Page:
Do You Invent Needs?

Nov 14, 2012 by

My Dad sent me this comic strip, and I think it’s pretty good.

Sherman's Lagoon cartoon strip on bargain shopping

(c) 2012 Jim Toomey. Used with permission from the artist.

Which Came First: The Need or the Bargain?

Developing the knowhow and talent to find the stuff you need at bargain prices can really help you save more and meet all of your money goals. And it’s fun!

But for some bargain hounds, finding an item at a fantastic price can become an end in itself. Maybe you’ve experienced this: Say you’re at the local mall and pass by Ye Olde Kitchen Gadget Shoppe. You’re not shopping for kitchen gadgets, but you notice a sign advertising a top brand food processor for half price. Whoa! You’ve already got a food processor, but wow—that’s really a good price! You make a detour into the store and find the lovely food processors in designer colors artfully arranged in a special display.

Now your mind starts buzzing: Isn’t my food processor about 4 years old? How long do these things last? I do like the new red one here better than mine, and it would go so much better in our new kitchen. I could give my old food processor to Goodwill. Or buy one of these and keep it in a closet until my food processor goes kaput. Or this new one would make a great wedding gift someday. At this price I could probably even sell this one on eBay and make a little money!

Rationalization

See what’s happening here? It’s called rationalization, which according to Dictionary.com means:

To ascribe (one’s acts, opinions, etc.) to causes that superficially seem reasonable and valid but that actually are unrelated to the true, possibly unconscious and often less creditable or agreeable causes.

Buying a food processor was nowhere on your radar until you saw the sign advertising the great price. The reality is that you’re going to buy the food processor for one reason: You find the bargain price irresistible—nothing more, nothing less. Retailers count on people like you. And so do self-storage space rental companies.

A Better Way to Shop

First, if you have in you a bit of the bargain-hound-who-tends-to-rationalize, it’s best to stay away from shopping malls so you’re not tempted by deals and specials on items you didn’t realize you needed or wanted until you saw the deal or special. Second, try out this strategy to satisfy your mostly constructive urge to buy at a bargain price:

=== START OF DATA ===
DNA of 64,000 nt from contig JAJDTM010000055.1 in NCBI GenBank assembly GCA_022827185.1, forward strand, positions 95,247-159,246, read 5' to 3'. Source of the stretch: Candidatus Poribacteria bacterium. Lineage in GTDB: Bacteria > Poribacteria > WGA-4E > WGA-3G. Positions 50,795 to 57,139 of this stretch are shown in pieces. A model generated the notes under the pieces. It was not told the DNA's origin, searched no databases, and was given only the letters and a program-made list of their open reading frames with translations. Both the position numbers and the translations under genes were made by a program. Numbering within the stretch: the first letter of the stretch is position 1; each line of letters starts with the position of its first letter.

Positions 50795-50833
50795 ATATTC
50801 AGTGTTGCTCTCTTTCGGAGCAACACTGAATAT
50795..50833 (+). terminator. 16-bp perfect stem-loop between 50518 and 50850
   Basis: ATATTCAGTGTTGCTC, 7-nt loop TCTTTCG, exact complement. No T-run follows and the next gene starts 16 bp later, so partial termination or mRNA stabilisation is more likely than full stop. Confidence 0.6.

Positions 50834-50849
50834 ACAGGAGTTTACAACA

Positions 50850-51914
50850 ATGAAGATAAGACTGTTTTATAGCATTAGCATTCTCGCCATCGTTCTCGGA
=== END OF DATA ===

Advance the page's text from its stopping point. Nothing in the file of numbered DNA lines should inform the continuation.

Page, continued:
1. Keep a list of the things you want or need to buy.
  2. For anything with a significant cost (over $20?), do a little research with Startpage‘s help to zero in on the brand and model you want and to get an idea of price range.
  3. Learn which retailers in your community carry the item you want, and watch for a sale.
  4. If local prices seem uncompetitive, find the best price online. Or use a documented online price to negotiate with a local retailer (this can work!).
  5. If you don’t need the item right away, be patient and wait for a great deal!

Take your time, enjoy the process, and reap a great reward: Getting what you want or need at a fantastic price! And remember:

Buying things you don’t need on sale does not save money!

Are You a Bargain Hound?

Do you buy things purely because you can’t resist a great price? (We all do at times, right?) Have you closeted a stash of aging “back-up” small appliances or “future gifts” that were purchased at fantastic prices? Would you now rather have the cash you paid for these items?

 

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  • John S @ Frugal Rules

    Rationalization can be tricky, we can talk ourselves into basically anything we want…especially if we thinkg it’s a “deal”. I would agree that the main point is to stay away from what tempts you. Great point on the “savings”! Just because it’s 25% off does not mean you saved money if you did not need it, it just means you spent that much less.

  • Jason @ WorkSaveLive

    When I was a kid my mom would ALWAYS browse clearance racks and buy things simply because they were at a great price, regardless of we needed them or not. She still struggles with that quite a bit but it’s certainly something I avoid being the tightwad that I am. 🙂

  • I used to do this all the time. “Well it’s such a good price, I could probably never find one that cheap again…” Now if it’s not on the list I don’t buy it. If I think about buying something (big purchases) I usually make myself wait a week to see if I really want the item at the end of the week. If I do I go back.

    • The ‘cooling off period’ strategy is a good idea I think SDS, thanks for sharing that.

  • Andy Hough

    Inventing needs isn’t something I generally have a problem with. It is easy to see how it could happen though.

  • i am still trying to break the bad habit of “shopping for deals” on websites like slickdeals, even when i don’t have anything in paritcular i am shopping for… it used to be one of my favorite past times (altho I rarely bought anything expensive)..

  • FrugalPortland

    I do think we invent needs all the time! Very well said.

  • Oh my gosh – you totally have me on this. I constantly convince myself I should buy something “just in case” when I come across a super deal. Case in point: the automatic soap dispenser I don’t really need but found for $6. Now I’m trying to figure out who I can give it to for Christmas because I feel stupid for buying it! Linked up to your post in my weekly roundup.

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